Know Your Debugger
Know Your Debugger
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If there is anything I have learned as a developer that has helped me greatly, it has been to learn to use my debugger and how it works. Visual Studio 2010 has some enhanced tools for debugging that have saved my life (not literally of course) on several occasions. If intellitrace and the historical debugger weren't enough, there is a slew of other things that can make your life as a developer so much better. I am going to start a multi-part series on using the debugger, specifically in Visual Studio 2010. A lot of what I am going to cover is also applicable to previous versions, but my focus will be Visual Studio 2010.
When I first started writing code, I didn't know what a debugger was. I was using mostly PHP and wasn't aware of any debugging tools for PHP. When I moved into the Microsoft space working with Visual Basic and C++, the debuggers were there, I just didn't know it. Then one day, I was working with another developer and I was having a problem. He asked me if I stepped through the problem with the debugger. I told him I hadn't and would try that. Google to the rescue. I tend to be pretty good at finding things through searches so I quickly found some basic tutorials on how to use the debugger and found my issue by stepping through my code one line at a time. I tend to be one of those people who won't necessarily admit that I don't know how to do something, especially if I haven't tried, and I got lucky that day. To my defense, I would have asked for help had I not found it on Google. It's just the way I learn and I'm pretty sure I'm not alone on that either.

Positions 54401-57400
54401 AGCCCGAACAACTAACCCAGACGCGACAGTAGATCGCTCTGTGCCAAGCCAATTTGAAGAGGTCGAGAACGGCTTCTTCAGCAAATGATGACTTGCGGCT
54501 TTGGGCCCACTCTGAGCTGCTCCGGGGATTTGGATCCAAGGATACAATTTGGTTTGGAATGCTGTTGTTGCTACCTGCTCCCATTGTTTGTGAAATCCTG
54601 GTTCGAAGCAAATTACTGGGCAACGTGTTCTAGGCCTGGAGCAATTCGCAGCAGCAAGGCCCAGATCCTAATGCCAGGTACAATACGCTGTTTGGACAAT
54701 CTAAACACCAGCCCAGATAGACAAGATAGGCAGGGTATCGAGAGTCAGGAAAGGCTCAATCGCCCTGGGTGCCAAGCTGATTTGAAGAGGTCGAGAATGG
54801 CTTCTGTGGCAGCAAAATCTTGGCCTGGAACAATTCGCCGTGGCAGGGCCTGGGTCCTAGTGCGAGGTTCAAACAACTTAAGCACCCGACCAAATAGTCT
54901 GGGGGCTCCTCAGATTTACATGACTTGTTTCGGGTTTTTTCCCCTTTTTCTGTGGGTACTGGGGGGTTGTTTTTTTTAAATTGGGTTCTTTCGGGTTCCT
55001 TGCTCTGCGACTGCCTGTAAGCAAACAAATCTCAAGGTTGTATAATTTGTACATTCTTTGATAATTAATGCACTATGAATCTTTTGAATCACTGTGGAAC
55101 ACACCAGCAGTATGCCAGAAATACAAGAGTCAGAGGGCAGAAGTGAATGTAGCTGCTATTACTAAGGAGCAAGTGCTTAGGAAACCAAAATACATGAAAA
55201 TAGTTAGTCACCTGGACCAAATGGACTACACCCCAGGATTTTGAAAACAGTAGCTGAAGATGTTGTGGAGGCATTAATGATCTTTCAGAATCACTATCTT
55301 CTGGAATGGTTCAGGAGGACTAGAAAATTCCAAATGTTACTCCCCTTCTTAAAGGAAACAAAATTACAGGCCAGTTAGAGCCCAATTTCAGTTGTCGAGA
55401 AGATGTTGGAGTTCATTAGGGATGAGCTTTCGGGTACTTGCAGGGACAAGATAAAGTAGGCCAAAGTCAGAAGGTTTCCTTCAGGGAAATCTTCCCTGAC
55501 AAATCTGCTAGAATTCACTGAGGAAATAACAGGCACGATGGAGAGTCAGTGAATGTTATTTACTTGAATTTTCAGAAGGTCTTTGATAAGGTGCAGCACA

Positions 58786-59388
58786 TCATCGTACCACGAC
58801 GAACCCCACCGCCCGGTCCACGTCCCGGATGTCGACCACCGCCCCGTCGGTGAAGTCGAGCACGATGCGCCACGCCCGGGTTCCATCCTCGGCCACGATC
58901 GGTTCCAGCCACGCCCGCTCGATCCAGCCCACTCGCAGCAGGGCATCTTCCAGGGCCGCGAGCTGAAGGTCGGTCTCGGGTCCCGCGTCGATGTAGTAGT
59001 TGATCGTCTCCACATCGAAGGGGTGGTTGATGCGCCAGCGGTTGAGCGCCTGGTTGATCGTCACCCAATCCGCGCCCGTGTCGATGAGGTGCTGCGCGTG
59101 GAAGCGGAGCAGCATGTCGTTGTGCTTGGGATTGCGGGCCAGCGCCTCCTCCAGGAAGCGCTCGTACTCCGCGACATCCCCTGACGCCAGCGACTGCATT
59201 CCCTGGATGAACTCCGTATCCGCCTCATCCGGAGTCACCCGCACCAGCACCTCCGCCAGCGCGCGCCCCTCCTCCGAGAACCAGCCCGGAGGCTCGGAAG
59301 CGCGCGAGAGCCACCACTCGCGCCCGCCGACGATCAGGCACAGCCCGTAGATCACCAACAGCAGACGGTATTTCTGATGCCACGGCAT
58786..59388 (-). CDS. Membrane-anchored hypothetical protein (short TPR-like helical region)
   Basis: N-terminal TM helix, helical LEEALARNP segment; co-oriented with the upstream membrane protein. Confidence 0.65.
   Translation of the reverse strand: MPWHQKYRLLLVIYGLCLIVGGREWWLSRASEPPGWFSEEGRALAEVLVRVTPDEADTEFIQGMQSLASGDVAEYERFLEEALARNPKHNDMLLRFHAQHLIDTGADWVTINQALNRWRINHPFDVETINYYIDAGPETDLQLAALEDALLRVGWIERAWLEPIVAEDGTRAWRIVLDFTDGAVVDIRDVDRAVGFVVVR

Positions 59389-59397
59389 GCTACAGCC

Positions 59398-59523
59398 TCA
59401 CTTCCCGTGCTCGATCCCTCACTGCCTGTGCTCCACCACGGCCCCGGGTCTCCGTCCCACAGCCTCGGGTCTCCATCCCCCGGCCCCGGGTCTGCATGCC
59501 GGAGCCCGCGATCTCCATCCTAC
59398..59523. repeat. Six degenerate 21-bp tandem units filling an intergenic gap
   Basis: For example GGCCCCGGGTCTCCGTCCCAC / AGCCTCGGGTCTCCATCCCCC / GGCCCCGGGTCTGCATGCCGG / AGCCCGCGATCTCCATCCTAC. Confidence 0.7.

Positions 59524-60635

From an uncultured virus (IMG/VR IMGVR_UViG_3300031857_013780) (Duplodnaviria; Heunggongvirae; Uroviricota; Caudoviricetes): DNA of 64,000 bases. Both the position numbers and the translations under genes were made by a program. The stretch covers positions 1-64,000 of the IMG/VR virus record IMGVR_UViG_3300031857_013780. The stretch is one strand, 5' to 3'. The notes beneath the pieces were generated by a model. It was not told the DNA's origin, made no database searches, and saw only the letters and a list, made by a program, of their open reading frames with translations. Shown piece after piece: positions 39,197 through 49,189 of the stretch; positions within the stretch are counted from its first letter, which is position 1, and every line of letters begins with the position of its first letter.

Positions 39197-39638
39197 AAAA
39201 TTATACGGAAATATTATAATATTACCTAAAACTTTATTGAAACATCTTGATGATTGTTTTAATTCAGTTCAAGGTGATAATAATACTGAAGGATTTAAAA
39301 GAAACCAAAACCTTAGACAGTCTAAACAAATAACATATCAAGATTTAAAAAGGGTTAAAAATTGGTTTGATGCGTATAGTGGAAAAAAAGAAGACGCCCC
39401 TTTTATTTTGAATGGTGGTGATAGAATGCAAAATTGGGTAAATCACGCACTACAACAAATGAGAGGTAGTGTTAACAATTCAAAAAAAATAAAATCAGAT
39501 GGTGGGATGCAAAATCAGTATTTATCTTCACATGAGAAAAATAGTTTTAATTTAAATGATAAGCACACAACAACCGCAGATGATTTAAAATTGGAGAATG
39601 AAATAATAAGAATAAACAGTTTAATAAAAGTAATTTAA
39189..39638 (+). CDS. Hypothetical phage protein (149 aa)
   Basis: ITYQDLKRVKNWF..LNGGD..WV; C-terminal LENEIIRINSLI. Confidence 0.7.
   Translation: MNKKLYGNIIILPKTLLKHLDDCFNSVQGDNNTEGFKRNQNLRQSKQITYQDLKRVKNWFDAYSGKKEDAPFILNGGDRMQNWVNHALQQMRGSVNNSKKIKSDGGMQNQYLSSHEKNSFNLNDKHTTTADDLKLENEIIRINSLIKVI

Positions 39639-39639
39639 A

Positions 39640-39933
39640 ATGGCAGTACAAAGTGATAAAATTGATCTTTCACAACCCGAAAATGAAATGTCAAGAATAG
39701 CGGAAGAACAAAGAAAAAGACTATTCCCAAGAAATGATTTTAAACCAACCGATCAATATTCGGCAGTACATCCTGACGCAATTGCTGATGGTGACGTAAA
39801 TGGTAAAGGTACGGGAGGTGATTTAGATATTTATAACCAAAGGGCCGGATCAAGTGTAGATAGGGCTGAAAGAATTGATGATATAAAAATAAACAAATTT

So enough history, on to debugging with Visual Studio. I am going to assume no real experience with the debugger so I'm going to start with the basics and give you the lay of the land if you will. Each part in this series will build on the basics, so I want to get them out first.
If you notice in Visual Studio, when you run an application in debug mode, there are some toolbar buttons that appear:
If it doesn't show up, you will need to enable the "Debug" toolbar, but it should be there by default. If your application is not "broken" or paused you will see this toolbar as is. If you pause the application by clicking the pause button on this toolbar of if your code hits a breakpoint, the toolbar will change: